I needed an eye test, so I booked online. I searched for a leading brand, a branch location and a time of mutual convenience. I clicked ‘book this appointment’.
I expected to be offered a standard downloadable appointment file for my choice of calendar. However, I was taken here…
So, being able and willing to go along with the process, and having made ‘sure I trust’ the supplier (How?) and having learnt ‘about the risks’, I dutifully clicked ‘Allow’, knowing that this third party in my online relationship with the optician could ‘View and Edit events in all my calendars’.
Everyone was happy! Even the blue robot gave me a familiar gesture of encouragement. My event was added to my calendar.
A week or so later, I travelled (by bike) to the conveniently located optician at the mutually agreed time: examination and advice ensued and spectacles were purchased.
A few weeks later, I checked and found that the authorisation was still recorded in my calendar account. As I had expected…
Of course, most readers of this ‘consideration’ will be aware of what is going on here. As google kindly notes above, it is up to me to ‘remove access’ for sites and apps which I ‘no longer trust or use’. From a normal user’s point of view, I only used this intermediary to book one appointment, so why does it still have access?
Since this is just an example, and I’m interested in the general case, I want to ask the following questions.
Questions on service design and authorisation
Complexity and generic risks ‘Can the average user manage the control of authorisations and assess their risks?’
User focused authorisation control ‘Is it reasonable to require users to track all of these permissions across all of the authorisation servers supporting their mesh of services and manually revoke them?’
Overreach for technical ease and commercialisation ‘Why is it appropriate to be given full read/write access? Why not ‘create an appointment’?’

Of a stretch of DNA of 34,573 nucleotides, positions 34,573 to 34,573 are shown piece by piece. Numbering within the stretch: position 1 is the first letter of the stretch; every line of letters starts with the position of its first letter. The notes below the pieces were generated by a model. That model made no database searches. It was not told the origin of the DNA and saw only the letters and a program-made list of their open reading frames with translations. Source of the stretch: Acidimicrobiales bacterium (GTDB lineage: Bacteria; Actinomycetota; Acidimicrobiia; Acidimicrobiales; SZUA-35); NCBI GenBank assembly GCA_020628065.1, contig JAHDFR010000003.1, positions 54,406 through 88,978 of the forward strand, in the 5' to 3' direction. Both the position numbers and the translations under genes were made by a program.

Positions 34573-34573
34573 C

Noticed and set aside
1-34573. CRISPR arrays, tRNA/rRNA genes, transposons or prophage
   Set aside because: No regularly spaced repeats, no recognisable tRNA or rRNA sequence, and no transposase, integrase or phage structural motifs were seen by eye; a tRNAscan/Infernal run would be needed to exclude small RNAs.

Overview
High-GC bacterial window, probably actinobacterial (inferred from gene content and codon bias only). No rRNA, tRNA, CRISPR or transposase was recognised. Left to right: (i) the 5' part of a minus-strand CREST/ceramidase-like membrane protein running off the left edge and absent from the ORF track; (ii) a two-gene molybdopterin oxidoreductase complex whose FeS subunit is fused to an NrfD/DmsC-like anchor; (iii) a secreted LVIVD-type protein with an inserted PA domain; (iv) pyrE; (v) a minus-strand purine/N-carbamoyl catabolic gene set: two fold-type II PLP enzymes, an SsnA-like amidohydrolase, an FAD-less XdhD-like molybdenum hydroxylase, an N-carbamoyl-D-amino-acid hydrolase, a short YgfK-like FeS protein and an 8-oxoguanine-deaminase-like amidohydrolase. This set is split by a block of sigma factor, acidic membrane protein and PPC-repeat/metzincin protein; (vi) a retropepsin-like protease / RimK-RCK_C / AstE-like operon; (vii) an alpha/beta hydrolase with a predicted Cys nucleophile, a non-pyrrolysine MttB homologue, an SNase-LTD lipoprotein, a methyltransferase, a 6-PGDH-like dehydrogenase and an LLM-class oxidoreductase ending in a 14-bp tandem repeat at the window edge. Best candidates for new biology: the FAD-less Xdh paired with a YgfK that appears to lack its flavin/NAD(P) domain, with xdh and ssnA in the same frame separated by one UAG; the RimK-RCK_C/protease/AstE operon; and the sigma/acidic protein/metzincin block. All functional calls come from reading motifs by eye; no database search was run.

Overreach ‘And why to *all* my calendars?’
Timescale of authorisation ‘Why is the access for longer than that necessary to create the appointment?’
Granularity of authorisation matching intention ‘IF there is a user need to move the appointment on behalf of the user, should circumstances change (and there was no evidence of this when they did change in my user journey), shouldn’t an additional authorisation be sought? Or at least a separate authorisation at the point of consent?’
Design for security and privacy ‘Why does the design of the API and of the authorisation scopes NOT match the use cases and meet the legitimate security and privacy concerns?’
User focused service ‘In short, why is there no notion of my intent when I gave consent, no model of time or purpose, to match the technology to the need?’
Good design ‘What happened to the principle of least privilege?’ https://en.wikipedia.org/wiki/Principle_of_least_privilege
In my view, the emerging use of OAuth to deliver inter-organisational user journeys is already fraught with pitfalls both of usability and of hidden attack vectors. A compromise of tokens, or breach of the organisation running the (generic) ‘blue robot’ could lead to loss of a lot of data. It is concerning enough that google itself scans my calendar, but enabling a myriad of infrastructure providers to do so is of even greater concern, whether they do so intentionally or as a result of breach.
Of course, there is much excellent work being done in strengthening the protections of tokens, and the types of token and the trust frameworks of closed eco-systems. This is clearly exemplified in the Open Banking world and I am not suggesting that such applications are included in the remit of my concerns here.
But the bulk of ‘ordinary’ use cases of OAuth do have these issues: system to system delegated authorisation with broad scopes of permitted access, lack of time bound controls, lack of effective user control, and design for technical ease rather than user-centric needs and privacy concerns.
So, I now have my spectacles.
I’m administering Vine Solutions and I need to join an online meeting with HMRC. I select the appointment, I’m sent an email…
I click my calendar provider, and I see…
OAuth isn’t enough
If I hadn’t already removed access, the intermediary’s blue robot would have used the previous permission to create a new event in my calendar.
As the screen above entreats us: we had better make sure ‘we TRUST XYZ.com’ – whoever that is – to be a key player in control of access to our distributed data sources. Perhaps especially so, if the current practice of designing and granting long lived, wide scoped authorisations is to continue.
Perhaps there is a better way?
I think there is.
Important note: This ‘consideration’ of mine is not seeking to single out one service provider. This is just an example based on a real-life user (me). Their web site tells me that my two appointments are part of the 100,000,000 events they have successfully created for over 50,000 businesses and 80,000 sites .
Rather, I’m making a more general point about the need to discuss and get these things right, to put the person at the centre, to respect their data and the risks, and to design services and authorisations which are more granular, more privacy preserving, more context aware.